David White PSHOF Member

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Coach David White (R) with Coach Bill Gray with Oceana football years
David White came to Northern California in 1976 and enrolled at San Francisco State University where he played football. Following graduation, he played semi-professional football with the San Jose Tigers. A leg injury ended his career, so he went back to school and received his Master’s Degree in Biblical Studies in 1999.
In 1983, White moved to Pacifica. He was hired as the head coach of the Oceana High School junior varsity basketball team. In 1984, the team was the first ever to win a junior varsity league championship.
He was then an assistant coach to Bill Gray at both Oceana and Terra Nova.
“A defensive specialist, his strengths lie in creating attack-mode defensive scheme and the teaching of ‘turnover conscious’ techniques within those schemes,” said Gray. “The defenses he has created and the players he has guided within his defense framework have all experienced great success.”
While at Oceana, White designed defenses that earned the Sharks prestigious victories, such as a win over Encinal High School of Alameda, a team that had not lost a game in two and half years; a first ever shutout over South San Francisco; and an “Anchor Game” win over Terra Nova in 1987, ending an eight-year drought against their cross-town rival.
David Shelton, a 1985 Oceana graduate, and PSHOF member, calls White his mentor, saying, “There is no better mind in regards to football knowledge, on both sides of the ball; his attention to detail in regards to technical aspects is unmatched.”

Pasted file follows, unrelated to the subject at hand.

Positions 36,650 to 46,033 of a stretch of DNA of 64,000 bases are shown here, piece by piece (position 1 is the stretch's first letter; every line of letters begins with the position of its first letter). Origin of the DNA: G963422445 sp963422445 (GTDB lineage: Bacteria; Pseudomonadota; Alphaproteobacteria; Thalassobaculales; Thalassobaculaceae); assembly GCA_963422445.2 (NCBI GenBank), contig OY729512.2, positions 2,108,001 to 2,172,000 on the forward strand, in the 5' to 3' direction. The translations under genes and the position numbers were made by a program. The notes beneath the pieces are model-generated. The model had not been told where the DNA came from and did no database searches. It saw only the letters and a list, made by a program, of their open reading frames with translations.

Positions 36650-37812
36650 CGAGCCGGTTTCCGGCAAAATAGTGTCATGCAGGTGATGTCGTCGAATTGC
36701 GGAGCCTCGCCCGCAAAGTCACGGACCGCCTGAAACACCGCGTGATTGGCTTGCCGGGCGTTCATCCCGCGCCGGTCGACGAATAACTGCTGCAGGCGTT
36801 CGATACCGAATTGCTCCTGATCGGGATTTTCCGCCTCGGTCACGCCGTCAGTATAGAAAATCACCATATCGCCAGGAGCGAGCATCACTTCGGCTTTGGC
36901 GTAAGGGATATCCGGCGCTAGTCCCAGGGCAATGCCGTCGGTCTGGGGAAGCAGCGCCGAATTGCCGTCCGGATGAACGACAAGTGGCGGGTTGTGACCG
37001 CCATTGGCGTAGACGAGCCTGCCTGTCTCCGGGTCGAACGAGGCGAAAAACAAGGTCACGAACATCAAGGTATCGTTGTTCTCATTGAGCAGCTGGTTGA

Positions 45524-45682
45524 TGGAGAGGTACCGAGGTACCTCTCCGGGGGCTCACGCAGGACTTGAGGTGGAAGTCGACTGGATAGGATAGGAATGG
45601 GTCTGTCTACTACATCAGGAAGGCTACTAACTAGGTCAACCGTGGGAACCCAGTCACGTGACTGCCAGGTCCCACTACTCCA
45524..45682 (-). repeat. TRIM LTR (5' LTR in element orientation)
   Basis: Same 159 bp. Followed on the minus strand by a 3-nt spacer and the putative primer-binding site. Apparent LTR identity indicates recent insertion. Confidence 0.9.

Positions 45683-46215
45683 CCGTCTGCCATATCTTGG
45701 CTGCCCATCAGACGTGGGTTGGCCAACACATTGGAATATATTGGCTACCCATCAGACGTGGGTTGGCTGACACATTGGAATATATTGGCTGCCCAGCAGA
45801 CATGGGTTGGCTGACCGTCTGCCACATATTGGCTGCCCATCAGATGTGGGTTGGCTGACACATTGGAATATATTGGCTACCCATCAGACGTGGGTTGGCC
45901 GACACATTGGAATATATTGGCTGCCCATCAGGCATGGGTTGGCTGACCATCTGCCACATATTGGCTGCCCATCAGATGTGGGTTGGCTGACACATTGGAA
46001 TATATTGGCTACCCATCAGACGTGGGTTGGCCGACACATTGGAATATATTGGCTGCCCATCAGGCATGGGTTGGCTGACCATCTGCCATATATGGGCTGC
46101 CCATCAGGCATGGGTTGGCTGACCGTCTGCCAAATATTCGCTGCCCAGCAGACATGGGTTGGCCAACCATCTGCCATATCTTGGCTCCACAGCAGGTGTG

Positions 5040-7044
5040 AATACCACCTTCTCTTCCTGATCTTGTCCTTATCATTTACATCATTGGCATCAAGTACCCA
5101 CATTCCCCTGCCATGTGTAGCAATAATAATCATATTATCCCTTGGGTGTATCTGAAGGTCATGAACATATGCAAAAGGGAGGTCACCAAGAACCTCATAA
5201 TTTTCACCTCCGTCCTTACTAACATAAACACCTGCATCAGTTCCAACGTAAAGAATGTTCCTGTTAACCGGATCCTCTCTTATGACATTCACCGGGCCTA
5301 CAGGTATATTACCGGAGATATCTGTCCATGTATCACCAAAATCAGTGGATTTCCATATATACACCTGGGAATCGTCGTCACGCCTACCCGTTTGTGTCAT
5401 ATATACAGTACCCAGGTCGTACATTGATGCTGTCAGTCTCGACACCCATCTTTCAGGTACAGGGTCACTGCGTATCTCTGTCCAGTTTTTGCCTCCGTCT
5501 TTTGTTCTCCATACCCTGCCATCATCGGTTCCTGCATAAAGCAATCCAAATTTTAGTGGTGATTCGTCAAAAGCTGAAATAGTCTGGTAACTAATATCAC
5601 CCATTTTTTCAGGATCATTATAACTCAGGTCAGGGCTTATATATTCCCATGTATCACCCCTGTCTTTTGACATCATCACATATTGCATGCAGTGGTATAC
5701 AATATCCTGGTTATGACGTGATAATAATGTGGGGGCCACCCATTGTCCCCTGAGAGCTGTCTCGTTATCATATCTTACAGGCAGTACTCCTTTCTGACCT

In 1992, moving to Terra Nova, his line-backing corps was outstanding for the 7-2-1 season. The team led the league with 20 interceptions, including five in the game against Jefferson.
Neil Vassar, who played on that 1992 team and was also the league’s Back of the Year, credits White for the success of the defensive unit, saying, “Coach White worked with us on numerous drills that made us better players. This hard work and dedication paid off as our team led the league in takeaways and three players were named to the all-league team. It was Coach White who impressed upon me the skills that allowed me to earn the award.”
Over the years of coaching, David enhanced a football development skills program for student athletes. He developed a handbook on the skills of coaching, discipline, training and marketing.
Later, while coaching at Wilson High School in San Francisco, White implemented a creative athletic and academic program for 24 low-income at-risk athletes. Twelve of the 24 student athletes enrolled in the program made the honor roll, and the others established a 2.0 grade point average or better. The team won its first AAA football City championship. It was the first time the school had ever advanced to the playoff.
In 2003, White went to Mendocino Community College as a defensive coordinator. The team had 45 takeaways, was third for Northern California community colleges in interceptions, while setting a single game record of six in one game. As a team they had 19 interceptions.
In 1998, David was inducted into the SFSU Gridiron Hall of Fame.
The true testament of White is not one of coach, but confidant and advocate. Former players coached by him call from all over the country to thank him for the techniques he taught, as well as just being there for them during what can be very trying and difficult times in the lives of high school student athletes.
Today, at age 60, he works at San Quentin Prison as a programmer, but still aspires to get back into coaching.